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Menopause signals the end of the monthly cycle of ovulation and the bleeding that accompanies what most women refer to as the period. When a woman has made it 12 months with the absence of monthly bleeding, it is generally believed that menopause has been reached, but is it possible to continue bleeding after menopause? The answer is yes. Please continue reading to find out why some women have bleeding after the completion of menopause.

What to do if you experience post menopausal bleeding?

The first thing that you should do if you begin bleeding after menopause is to schedule an appointment with your health care provider. Don’t wait for the bleeding to stop. There are many possible causes and only your health care provider can properly diagnose and recommend treatment for the cause of the bleeding.

Is cancer the only cause of post menopausal bleeding?

The most common reaction to unexpected vaginal bleeding after menopause is the dreaded “C” word. However; this is not always or even usually the case. There are many different possible causes for post menopausal vaginal bleeding which are not life threatening events. Although cancer can cause this symptom, it is generally something quite different. In the event that it is cervical or uterine cancer, catching the disease in stage 1 results in a 96% cure rate. This is why it’s important to seek medical diagnosis immediately when you experience this unsettling symptom.

Non-cancerous causes of post menopausal bleeding

Endometrial hyperplasia – This is a condition that may result from an overabundance of estrogen and not enough progesterone. The lining of the uterus thickens and this may cause bleeding. This is more common in women who are obese. In addition, and with some patients, this condition can lead to endometrial cancer. It isn’t the case with all patients, however; those who have abnormal cells when tested for the condition, have a higher risk.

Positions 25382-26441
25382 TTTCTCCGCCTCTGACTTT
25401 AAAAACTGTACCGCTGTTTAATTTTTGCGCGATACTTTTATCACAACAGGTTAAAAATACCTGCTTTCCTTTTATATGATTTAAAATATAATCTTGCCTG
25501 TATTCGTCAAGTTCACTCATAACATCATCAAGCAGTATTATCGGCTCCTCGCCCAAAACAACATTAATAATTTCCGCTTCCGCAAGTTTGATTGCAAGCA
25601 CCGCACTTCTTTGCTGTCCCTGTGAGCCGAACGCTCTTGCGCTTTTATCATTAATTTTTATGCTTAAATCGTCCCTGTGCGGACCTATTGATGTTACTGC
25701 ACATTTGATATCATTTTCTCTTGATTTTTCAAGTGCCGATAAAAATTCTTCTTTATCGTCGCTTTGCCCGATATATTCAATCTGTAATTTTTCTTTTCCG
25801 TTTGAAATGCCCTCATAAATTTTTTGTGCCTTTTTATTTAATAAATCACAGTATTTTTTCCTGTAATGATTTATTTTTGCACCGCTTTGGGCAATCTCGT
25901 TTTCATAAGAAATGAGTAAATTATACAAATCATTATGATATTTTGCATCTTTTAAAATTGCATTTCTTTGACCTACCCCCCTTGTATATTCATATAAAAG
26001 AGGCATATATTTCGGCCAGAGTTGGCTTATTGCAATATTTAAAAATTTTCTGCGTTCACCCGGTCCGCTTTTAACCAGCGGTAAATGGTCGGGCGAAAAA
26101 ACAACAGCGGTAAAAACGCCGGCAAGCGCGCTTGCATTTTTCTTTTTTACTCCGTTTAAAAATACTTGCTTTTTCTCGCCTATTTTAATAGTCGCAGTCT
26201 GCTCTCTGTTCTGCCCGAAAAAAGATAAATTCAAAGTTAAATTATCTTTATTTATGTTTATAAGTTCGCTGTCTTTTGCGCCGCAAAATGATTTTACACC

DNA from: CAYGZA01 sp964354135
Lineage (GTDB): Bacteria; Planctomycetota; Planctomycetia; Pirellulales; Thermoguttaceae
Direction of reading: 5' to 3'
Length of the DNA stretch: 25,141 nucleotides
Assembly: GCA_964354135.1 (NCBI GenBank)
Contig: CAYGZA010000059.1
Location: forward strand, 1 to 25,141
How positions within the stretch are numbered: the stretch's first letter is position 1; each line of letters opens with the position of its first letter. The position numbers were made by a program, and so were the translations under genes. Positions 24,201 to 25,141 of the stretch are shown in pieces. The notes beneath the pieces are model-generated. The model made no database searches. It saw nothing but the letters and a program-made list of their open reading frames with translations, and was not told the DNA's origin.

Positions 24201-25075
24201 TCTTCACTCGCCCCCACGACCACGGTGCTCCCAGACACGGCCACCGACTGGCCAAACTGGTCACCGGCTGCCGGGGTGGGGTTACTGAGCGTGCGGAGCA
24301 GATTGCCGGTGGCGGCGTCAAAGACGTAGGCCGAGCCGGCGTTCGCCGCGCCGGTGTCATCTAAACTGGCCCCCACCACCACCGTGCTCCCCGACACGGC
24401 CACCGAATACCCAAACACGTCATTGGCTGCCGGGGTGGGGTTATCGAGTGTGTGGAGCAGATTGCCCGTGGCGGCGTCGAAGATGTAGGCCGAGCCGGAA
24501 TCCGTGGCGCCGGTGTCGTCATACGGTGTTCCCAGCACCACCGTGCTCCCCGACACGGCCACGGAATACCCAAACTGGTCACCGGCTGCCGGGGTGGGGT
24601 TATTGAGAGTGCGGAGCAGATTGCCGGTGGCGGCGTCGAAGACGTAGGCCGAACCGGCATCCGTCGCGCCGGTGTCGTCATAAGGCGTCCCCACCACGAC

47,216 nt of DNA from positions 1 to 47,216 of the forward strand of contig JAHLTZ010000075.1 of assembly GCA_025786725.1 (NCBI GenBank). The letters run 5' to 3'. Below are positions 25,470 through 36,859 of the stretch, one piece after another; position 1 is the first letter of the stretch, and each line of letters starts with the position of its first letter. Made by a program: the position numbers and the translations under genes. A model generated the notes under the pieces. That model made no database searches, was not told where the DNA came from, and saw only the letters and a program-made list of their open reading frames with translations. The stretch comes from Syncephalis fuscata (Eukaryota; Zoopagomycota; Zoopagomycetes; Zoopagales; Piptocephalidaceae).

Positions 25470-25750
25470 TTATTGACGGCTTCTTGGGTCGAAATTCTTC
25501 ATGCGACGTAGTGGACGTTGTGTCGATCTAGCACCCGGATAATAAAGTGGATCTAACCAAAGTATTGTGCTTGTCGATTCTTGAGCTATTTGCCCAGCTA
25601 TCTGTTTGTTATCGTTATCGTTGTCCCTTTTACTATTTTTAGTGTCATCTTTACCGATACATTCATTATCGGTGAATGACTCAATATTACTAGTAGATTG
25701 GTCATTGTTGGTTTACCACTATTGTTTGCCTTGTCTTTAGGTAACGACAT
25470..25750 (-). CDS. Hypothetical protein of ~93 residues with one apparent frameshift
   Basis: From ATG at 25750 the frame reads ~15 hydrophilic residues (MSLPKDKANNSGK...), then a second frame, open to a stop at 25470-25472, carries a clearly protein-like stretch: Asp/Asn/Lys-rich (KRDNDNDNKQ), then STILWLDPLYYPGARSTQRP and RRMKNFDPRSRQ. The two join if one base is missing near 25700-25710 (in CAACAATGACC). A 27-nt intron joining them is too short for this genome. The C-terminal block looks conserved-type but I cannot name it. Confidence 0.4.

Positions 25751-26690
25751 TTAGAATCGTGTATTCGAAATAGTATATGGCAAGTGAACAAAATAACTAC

Polyps – Polyps are growths that may develop within the uterus, inside the cervical canal, or on the cervix. They are generally benign, or non-cancerous, and may cause vaginal bleeding after menopause.

Endometrial atrophy – This is a thinning of the endometrium, or tissue that lines the uterus. Due to the lessening of estrogen levels in the body, the endometrium may become much thinner and has the potential for bleeding due to the thinning.

Medications – Certain medications, such as blood thinners can cause post menopausal bleeding. Don’t assume however; that these are the cause. Consult with your physician to make sure.

Infection – Infections in the cervix or uterus can also cause post menopausal bleeding.

Hormone therapy – Hormone therapy can also cause post bleeding after menopause. In addition to this, if the body ovulates, signally that menopause has not yet completed, this can also be a cause. Although more rare, it can happen.

Should I be concerned about post menopausal bleeding?

Any physical symptom out of the ordinary deserves attention and should be investigated. Most often, bleeding after menopause is harmless. It can be a sign of a cancerous condition which can be frightening, so it pays to get medical attention right away and have this ruled out. In addition, pre-cancerous conditions may also cause vaginal bleeding after menopause. Catching this disease before it spreads results in a high success rate for treatment. The fear of contracting cancer is something that crosses the minds of most women experiencing this symptom, however; this is not generally the case, as only ten percent of women who experience post menopausal bleeding actually end up having cancer. There are more often, other causes responsible for the bleeding.

Conclusion

Women who experience bleeding after menopause should seek medical attention to identify the cause of this symptom. Most women will find that the bleeding is caused by conditions that are not life threatening, and highly treatable. Medications, hormones, infections, endometrial atrophy or polyps are some of the most common causes of post menopausal vaginal bleeding. For the ten percent who will test positive for pre-cancerous or cancerous conditions, early detection of such conditions increase the odds of successful treatment. Some women may actually have bleeding due to ovulation because menopause has not fully completed. If you experience what you believe to be post menopausal bleeding, check with your health care provider to isolate the cause instead of waiting for the bleeding to stop or spending precious time worrying.

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Source by Lisiana Carter

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